Winter wheat ratings show mixed changes
by Ron Sterk
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WASHINGTON — Aggregate ratings for the 2014 winter wheat crop declined slightly in the week ended April 13 as some key hard red winter states continued to show declining conditions, the U.S. Department of Agriculture said in its April 14 Crop Progress report.
Winter wheat overall was rated 34% good to excellent, 34% fair and 32% poor to very poor, down slightly from 35%, 36% and 29%, respectively, a week earlier and similar to 36%, 33% and 31%, respectively, a year ago.
But in the top-producing hard red winter state of Kansas, 26% of the crop was rated good to excellent, down from 29% a week earlier, 44% fair, the same as the prior week, and 30% poor to very poor, up from 27% a week earlier. In Oklahoma, only 14% of the crop was rated good to excellent, down from 15% the prior week, with 54% rated poor to very poor, up from 48% a week earlier. The Texas good to excellent rating was unchanged at 13%, but the poor to very poor rating was up 2 points to 63%.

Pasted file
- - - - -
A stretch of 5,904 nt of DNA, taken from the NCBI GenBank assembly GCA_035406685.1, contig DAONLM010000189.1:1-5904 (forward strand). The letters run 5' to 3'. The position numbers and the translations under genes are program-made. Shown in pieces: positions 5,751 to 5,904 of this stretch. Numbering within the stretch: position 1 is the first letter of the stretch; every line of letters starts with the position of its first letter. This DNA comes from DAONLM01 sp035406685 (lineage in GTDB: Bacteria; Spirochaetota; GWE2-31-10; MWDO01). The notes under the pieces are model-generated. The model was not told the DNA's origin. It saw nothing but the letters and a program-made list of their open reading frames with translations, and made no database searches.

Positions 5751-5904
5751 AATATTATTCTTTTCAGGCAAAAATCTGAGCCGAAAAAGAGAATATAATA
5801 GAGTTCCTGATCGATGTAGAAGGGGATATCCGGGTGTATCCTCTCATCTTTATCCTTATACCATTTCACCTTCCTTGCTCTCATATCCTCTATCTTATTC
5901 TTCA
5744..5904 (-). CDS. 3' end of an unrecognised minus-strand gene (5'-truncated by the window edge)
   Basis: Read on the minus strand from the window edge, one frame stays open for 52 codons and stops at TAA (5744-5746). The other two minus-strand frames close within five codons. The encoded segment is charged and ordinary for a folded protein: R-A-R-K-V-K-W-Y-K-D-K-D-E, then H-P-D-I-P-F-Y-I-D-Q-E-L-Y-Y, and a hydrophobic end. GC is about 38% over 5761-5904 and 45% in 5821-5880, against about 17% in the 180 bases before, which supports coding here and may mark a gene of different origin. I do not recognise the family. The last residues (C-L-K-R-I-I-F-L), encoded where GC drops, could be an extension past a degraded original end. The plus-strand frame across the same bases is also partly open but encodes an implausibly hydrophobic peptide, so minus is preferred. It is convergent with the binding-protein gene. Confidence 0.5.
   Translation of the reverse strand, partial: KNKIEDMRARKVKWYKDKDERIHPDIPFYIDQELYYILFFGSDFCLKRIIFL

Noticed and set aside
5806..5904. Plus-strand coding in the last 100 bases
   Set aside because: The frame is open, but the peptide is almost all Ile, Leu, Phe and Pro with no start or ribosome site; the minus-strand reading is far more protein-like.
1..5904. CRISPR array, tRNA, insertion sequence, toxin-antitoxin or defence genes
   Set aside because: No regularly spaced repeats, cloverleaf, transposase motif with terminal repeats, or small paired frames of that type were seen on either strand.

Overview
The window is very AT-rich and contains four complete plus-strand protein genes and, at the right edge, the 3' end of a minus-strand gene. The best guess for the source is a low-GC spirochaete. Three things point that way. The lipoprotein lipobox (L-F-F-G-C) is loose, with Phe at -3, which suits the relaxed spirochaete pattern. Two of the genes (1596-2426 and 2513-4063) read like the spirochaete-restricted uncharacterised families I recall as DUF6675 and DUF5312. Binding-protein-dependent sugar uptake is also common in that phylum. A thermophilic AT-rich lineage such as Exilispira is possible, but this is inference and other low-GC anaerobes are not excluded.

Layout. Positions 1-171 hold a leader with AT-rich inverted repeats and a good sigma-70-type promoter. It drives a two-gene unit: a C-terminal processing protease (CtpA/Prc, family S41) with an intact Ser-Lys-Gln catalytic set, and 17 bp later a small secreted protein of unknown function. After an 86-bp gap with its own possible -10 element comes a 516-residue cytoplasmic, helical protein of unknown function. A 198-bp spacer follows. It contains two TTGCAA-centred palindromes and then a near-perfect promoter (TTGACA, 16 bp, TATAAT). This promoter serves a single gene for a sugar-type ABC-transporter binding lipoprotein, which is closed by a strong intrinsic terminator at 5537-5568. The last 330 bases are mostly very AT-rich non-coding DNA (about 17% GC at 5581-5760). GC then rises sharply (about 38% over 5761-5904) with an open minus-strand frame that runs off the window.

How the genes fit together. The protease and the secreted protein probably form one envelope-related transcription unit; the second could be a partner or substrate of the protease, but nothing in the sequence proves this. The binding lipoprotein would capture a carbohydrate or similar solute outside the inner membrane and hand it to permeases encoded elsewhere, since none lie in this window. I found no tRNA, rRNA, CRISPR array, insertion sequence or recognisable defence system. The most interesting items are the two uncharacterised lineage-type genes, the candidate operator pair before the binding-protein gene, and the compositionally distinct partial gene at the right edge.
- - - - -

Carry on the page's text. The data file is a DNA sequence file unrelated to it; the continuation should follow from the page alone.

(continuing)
Crop development lagged the average pace with 16% jointed in Texas (28% as the 2009-13 average for the date), and 4% in Oklahoma (21% average).
Condition ratings improved in six of the seven Central and south soft wheat states, with Michigan showing a slight decline at 57% good to excellent compared with 58% a week earlier. One per cent of the soft wheat was headed in Arkansas (29% as average) and in North Carolina (16% average).
Spring wheat planting was under way but also lagging the average pace in the Upper Midwest with 6% of the crop seeded in South Dakota (22% as the 2009-13 average) and 3% in Montana (8% average). Seeding was ahead of average at 56% in Idaho and 46% in Washington. The six-state aggregate planting number was 6% as of April 13, with seeding not yet under way in the key states of North Dakota and Minnesota.
The corn crop in the 18 major states was 3% planted as of April 13, slightly ahead of 2% a year ago but behind 6% as the 2009-13 average, the U.S.D.A. said. Planting in Illinois was 1% completed (10% as the average), Missouri 9% (16% average), Kansas 11% (9% average) and Nebraska 1% (1% average). Planting had not yet begun in top-producing Iowa.